In the moments before the show’s main act came on, the audience was filled with anxious anticipation. For the last 20 minutes, we’d been at the mercy of the opening act, who had led us all in a giant sing-along to gay anthems like “Barbie Girl” and “Part of Your World.” He was admittedly very talented and charming, and there was definitely a certain pleasure to blurting out the lyrics to “Party in the USA” while surrounded by drunken homosexuals, but it really wasn’t why any of us were there.
And then, at the sound of guitar strings echoing throughout the room, Trixie Mattel ran onto the stage and started to sing. Just the sight of her signature look — stacks of blonde hair stretching up to the sky, hyper-exaggerated makeup, a pink and extremely well-padded outfit — was enough to make the entire crowd go wild, and our excitement was only amplified by the energy of the song.
By the time the song ended and she traded her guitar for a microphone, the audience was on the edge of their seats, eagerly waiting for whatever would come next.
And I’m happy to tell you that Mattel did not disappoint. Her one-woman show, “Now With Moving Parts,” is a phenomenal showcase of the RuPaul’s Drag Race alum’s talents as both a comedian and a musician, and there was never a dull moment throughout the night.
For those of you who haven’t heard of her, Trixie Mattel is one of the most popular drag queens of our generation.
Despite a relatively lackluster performance on season seven of RuPaul’s Drag Race, she quickly proved herself to be an extremely talented and versatile performer, using her quick wit and musical talents to propel herself to ever-increasing heights of stardom.
To date she’s starred in a very popular web series called UNHhhh with fellow queen Katya Zamolodchikova, which was later turned into Viceland’s The Trixie & Katya Show; released two successful country music albums; and performed her one-woman shows around the world. She’s an artistic powerhouse and jack of all trades, and “Now With Moving Parts” is the perfect vehicle to show off her wide array of talents.
For example, most of the show is Mattel performing stand-up comedy, bringing her unique ability to mix black comedy with slice-of-life observations to the stage.
She perfectly balanced the two aspects, effortlessly making sure that the atmosphere was never too static as she juggled jokes that made us laugh and those that made us gasp in horror. A bad pun about the movie I, Tonya would be immediately followed by a joke about how she looks like Caillou with Fetal Alcohol Syndrome out of drag.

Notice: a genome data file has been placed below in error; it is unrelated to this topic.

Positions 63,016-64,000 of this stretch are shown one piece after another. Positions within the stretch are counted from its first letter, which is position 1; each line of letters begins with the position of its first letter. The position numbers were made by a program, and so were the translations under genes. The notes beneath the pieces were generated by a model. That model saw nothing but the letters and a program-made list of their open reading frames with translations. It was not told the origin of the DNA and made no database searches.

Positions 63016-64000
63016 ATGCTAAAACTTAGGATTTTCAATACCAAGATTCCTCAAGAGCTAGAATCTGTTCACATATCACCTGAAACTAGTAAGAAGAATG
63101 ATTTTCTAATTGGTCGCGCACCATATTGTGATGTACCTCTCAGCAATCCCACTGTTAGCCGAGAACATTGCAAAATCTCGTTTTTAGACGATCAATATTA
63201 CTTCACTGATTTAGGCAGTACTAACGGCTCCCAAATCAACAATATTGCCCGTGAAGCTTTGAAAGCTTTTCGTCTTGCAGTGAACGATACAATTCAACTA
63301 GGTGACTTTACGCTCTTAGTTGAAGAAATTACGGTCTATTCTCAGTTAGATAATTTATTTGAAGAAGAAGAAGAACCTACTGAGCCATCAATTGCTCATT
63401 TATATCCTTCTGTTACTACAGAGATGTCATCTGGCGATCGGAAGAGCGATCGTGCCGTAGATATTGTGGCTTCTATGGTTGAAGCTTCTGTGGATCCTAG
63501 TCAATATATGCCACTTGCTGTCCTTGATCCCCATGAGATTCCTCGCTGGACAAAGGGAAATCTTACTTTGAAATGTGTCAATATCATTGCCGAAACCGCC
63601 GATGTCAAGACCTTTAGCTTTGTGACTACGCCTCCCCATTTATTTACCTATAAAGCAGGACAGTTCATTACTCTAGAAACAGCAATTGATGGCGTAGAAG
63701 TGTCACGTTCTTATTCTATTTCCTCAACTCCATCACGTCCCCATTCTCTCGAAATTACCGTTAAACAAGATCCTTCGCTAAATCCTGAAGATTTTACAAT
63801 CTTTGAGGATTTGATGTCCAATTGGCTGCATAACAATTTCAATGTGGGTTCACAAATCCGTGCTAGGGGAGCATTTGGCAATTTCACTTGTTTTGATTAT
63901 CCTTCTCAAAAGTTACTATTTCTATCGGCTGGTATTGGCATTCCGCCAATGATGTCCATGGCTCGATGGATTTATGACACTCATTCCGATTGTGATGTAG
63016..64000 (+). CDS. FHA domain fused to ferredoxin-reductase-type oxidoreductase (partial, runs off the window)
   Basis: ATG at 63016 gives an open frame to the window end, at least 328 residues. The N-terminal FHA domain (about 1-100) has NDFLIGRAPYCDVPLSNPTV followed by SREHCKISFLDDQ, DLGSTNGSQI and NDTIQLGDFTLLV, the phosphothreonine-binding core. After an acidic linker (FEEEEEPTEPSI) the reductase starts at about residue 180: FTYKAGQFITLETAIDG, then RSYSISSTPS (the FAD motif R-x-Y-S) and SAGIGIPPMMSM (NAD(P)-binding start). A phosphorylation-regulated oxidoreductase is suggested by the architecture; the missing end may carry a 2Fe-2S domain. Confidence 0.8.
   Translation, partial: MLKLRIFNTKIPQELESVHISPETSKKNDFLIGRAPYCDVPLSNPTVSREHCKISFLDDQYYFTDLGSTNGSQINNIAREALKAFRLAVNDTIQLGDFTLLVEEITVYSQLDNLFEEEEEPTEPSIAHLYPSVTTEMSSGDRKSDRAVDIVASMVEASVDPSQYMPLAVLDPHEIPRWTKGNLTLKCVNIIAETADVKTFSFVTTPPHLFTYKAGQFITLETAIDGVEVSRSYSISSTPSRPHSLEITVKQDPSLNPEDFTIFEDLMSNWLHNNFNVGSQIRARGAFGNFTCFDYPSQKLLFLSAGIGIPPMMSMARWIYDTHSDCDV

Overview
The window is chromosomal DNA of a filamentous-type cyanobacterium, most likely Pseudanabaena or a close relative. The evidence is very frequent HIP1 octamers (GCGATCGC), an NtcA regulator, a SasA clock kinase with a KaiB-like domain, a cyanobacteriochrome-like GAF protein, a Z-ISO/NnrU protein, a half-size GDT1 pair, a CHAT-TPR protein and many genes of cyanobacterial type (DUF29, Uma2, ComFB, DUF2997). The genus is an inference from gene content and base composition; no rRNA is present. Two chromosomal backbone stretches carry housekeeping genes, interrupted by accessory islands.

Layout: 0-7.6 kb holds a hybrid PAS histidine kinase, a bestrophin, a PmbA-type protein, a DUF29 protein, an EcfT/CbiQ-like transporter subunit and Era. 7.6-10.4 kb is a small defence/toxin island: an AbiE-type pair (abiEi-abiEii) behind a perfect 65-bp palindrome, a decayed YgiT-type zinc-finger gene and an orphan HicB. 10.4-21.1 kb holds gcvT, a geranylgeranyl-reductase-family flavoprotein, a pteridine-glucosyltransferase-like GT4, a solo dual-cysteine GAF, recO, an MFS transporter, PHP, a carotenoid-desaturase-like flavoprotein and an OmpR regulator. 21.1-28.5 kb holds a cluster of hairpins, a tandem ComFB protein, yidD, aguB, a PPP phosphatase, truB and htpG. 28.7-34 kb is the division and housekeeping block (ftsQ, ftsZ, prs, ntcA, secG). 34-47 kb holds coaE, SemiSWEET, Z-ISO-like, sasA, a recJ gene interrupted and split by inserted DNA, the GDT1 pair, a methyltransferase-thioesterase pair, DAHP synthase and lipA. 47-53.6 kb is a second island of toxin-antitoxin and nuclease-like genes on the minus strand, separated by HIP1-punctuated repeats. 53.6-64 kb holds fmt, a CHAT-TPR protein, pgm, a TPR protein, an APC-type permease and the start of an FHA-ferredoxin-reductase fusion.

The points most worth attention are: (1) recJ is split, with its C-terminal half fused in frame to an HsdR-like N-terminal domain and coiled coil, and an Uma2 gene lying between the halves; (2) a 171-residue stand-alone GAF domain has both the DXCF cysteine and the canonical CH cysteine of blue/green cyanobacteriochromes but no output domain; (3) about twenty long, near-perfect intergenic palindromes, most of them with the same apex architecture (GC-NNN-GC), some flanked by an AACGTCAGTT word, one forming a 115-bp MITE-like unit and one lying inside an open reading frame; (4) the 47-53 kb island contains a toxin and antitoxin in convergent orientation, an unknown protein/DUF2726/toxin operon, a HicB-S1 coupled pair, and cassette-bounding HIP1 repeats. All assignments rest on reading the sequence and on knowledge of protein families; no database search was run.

At other times her sense of humor is campy and self-deprecating. During a story about her attempts to appear relatable and down-to-earth while on a date, she paused and looked down at her outfit (a mass of neon pink frills over a sparkly sequined dress) before quickly adding, “I wasn’t wearing this.”
Mattel also showed off her improvisational abilities, often interacting with members of the audience and poking fun at the crowd as a whole. At one point, after delivering one of her signature jokes, she poked fun at herself for including new jokes even though it was the final performance of the show.
Mattel opened and closed the show with musical performances. Most of the songs came from her albums Two Birds and One Stone, allowing her talent with both the guitar and the autoharp to shine. Her discography ranges from energetic (“Break Your Heart”) to mournful (“Red Side of the Moon,” my new personal favorite), further demonstrating her impressive range as a performer.
She also performed several remixed covers of popular songs, like a mash-up of Avril Lavigne’s “Sk8er Boi” and Fleetwood Mac’s “Landslide.”
The biggest cheer of the night, however, came when Mattel joked about how much white people like singing along to “Wonderwall.” In response she paused for a moment, sighed, and then immediately launched into the familiar opening chords. Truly a queen for the people.
In the end, the final performance of “Now With Moving Parts” was everything that I could have hoped it would be. The jokes were dark, the outfits were pink and padded, and the music was heartfelt and beautiful; in essence, it was Trixie Mattel at her finest.